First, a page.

Bee homes are now widely available. Initial reports suggest that nesting boxes for colony-forming bees (such as bumble and honey bees) are not always effective, but homes for solitary bees (such as mason bees), made from tubes and tunnels in boxes, are more successful. They are also attractive. Models with a backing are more successful than those open at both ends. This kind of bee house is easy to make at home. Even a tin can filled with straws will do the job. South-facing positions, hanging at chest height or above, are best. Bees usually colonise these homes in spring, hibernating over winter to emerge the following spring. The boxes can be left out over winter, or taken down and stored in a safe place to avoid bees being eaten by predators.

Remember that insects are gardeners’ friends as well as foes! They are natural pest controllers, and will keep each other’s populations down to manageable levels once your garden has got back into a natural balance.


If you are planting new trees, shrubs and perennials, it is a good idea to mix in some native plants with the more exotic or cultivated specimens. Although many insects will happily feed and breed on a selection of plants (native or otherwise), others are fussier, and prefer natives, particularly when it comes to breeding (e.g. the pearl-bordered fritillary, which breeds in areas of coppiced hazel - see www.butterfly-conservation.org/species/guide_wb/pearl-bordered_fritillary.html). A wide diversity of plants will encourage a wide diversity of insects, and this is likely to be the best recipe for a rich mix of mammals, amphibians and birds in your garden.

You may wish to identify a suitable part of the garden to leave untouched as a wildlife area. A small patch behind a shed is perfectly fine if you’re worried about it looking untidy.

Now could be a good time to build a compost heap or a leafmould pen, if you do not have these in your garden already. They will be ready for all the debris produced by the new growing season.

You may wish to plan a wildflower meadow. Now is a good time to prepare the ground. You will need to create a seedbed if you wish to sow wild flower seed. Annual cornflower seed mix gives an instant display in the first year. Perennial seed mixes take two years to flower, and may be less dramatic in their appearance. An alternative is to spray a weed killer containing glyphosate, on patches of the existing grass. Plug plants can be sourced to grow on, and to then plant in the bare patches. This will only work where the existing grass is not very vigorous. Ryegrasses can overwhelm meadow flowers. If you do have rye grass, another option is to over-seed with yellow rattle. This is an annual parasite of grass, gradually weakening it, and hopefully self-seeding from year to year, producing pretty yellow flowers. It can be sown directly onto the grass. For information on suppliers, and further advice, see our web advice page on sowing wildflower meadows.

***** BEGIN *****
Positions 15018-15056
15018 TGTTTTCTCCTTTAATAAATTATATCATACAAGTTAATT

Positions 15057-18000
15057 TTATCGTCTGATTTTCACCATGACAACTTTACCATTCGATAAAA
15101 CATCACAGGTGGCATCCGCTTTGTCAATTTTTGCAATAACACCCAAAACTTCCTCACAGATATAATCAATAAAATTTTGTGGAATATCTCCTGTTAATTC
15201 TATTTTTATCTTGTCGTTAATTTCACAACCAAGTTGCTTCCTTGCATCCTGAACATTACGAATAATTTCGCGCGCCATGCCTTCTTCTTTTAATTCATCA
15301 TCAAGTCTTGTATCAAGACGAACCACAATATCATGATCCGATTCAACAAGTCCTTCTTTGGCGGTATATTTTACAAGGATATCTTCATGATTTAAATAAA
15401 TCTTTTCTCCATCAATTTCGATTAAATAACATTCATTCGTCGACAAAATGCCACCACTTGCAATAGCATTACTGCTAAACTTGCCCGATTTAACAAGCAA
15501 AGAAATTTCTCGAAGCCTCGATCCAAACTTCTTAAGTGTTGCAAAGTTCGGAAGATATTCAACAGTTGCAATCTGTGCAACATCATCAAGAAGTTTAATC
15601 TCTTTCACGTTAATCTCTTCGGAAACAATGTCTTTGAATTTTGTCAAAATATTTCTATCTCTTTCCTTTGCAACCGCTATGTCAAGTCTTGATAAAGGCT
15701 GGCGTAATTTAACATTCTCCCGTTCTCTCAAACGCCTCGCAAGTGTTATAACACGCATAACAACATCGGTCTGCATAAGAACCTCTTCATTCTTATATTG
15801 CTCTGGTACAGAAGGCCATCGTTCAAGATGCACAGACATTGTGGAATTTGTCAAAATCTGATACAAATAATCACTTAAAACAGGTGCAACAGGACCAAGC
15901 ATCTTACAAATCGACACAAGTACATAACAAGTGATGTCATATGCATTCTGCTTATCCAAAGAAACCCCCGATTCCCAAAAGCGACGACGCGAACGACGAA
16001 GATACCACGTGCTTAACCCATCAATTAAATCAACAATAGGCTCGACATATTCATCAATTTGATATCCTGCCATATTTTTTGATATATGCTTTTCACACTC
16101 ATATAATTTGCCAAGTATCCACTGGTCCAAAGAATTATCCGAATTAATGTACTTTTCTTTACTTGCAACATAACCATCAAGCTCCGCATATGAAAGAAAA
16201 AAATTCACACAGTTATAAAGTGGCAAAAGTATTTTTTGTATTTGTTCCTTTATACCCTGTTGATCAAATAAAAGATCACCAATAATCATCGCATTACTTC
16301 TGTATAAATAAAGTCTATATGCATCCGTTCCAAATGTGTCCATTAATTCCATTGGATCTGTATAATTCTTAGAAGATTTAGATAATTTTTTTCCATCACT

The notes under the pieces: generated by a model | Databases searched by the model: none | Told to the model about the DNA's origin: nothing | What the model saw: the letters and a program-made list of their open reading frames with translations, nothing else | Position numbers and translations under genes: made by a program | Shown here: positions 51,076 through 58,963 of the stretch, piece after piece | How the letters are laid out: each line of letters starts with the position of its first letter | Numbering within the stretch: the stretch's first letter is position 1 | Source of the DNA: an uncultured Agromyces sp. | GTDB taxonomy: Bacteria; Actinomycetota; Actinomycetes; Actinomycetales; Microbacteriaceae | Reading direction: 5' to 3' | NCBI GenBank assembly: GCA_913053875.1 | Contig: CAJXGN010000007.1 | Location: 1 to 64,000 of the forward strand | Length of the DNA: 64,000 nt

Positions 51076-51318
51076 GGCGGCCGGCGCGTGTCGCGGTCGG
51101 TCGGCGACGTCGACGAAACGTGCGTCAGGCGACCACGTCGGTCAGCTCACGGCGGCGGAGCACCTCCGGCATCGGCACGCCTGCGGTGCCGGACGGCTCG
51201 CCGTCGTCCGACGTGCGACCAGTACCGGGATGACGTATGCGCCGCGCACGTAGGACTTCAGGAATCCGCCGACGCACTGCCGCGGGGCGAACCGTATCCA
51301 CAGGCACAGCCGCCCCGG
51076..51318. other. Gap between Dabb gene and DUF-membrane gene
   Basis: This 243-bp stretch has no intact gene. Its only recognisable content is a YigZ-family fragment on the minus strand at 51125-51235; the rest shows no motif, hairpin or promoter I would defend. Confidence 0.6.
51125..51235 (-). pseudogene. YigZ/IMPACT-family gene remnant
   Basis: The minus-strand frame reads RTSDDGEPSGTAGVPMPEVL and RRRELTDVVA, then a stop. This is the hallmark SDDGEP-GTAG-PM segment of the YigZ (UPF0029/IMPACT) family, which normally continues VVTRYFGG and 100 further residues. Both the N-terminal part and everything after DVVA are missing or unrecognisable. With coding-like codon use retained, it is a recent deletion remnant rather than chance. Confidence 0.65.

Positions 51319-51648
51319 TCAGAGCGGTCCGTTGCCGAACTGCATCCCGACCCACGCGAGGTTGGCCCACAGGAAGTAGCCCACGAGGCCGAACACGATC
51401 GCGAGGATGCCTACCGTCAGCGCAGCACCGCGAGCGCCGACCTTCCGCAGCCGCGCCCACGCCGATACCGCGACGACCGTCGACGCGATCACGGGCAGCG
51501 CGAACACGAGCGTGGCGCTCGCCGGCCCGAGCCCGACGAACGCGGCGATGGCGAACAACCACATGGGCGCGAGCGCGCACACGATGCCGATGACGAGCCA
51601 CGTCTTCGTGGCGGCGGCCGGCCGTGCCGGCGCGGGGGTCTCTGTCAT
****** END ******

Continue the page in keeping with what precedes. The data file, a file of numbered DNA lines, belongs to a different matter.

All wildlife

Put out log and twig piles made from old prunings and felled trees. These provide valuable shelter for wildlife, and can be made into attractive features by planting up with ferns, primroses, or other suitable plants. A site well away from the house should ensure that unwanted creepy crawlies do not stray into domestic rooms.

Piles of slabs or rockery stones will act as a suitable wildlife habitat, as will old bales of straw, hay or prunings.

Corrugated iron or plastic laid on the soil can provide ‘tunnel’ hiding places for small reptiles and mammals looking for shelter and warmth.

You may wish to identify a suitable part of the garden to leave untouched as a wildlife area. A small patch behind a shed is perfectly fine if you’re worried about it looking untidy.

You could plan and dig a wildlife pond before the spring arrives, and the garden gets busier.

Now could be a good time to build a compost heap or a leafmould pen, if you do not have these in your garden already. They will be ready for all the debris produced by the new growing season.

  • Buff-tailed bumble bee. Credit: Wildstock

    Buff-tailed bumblebee

    Bombus terrestris

    Queen bumblebees spend the winter hibernating before setting out to begin a new colony each spring. One of the earliest species to emerge is the buff-tailed bumblebee, which can often be seen in late February. Look out for the large queens investigating potential sites to build the foundations of the new colony.

  • Reed bunting. Credit: Gianpiero Ferrari

    Reed bunting

    Emberiza schoeniclus

    Normally reed buntings would be feeding on weed seeds in farmland stubbles at this time of year, but with continuing changes in farming practice these are one of many similar species facing a severe decline. To compensate, more and more are appearing in gardens at particularly stressful times. In cold February weather, when food in the wild is scarce, you might find this stocky little bird among the crowds at the bird feeder.

  • Goldfinch. Credit: Neil Aldridge


    Carduelis carduelis

    Brightly coloured and with an enchanting twitter, goldfinches are one of the most eagerly sought after of garden birds. At this time of year the struggle for food in the wild will bring more of these birds into gardens. Generally they feed on small seeds such as thistle or teasel, and putting out niger seed can help encourage them to make regular visits to your garden.

  • Common frog. Credit: Richard Burkmar

    Common frog

    Rana temporaria

    Look out for the first clusters of frogspawn, which will start to appear in garden ponds at this time of year. Frogs have spent the winter hibernating in quiet, damp places, or even in decaying matter at the bottom of ponds. With spring approaching they emerge to breed.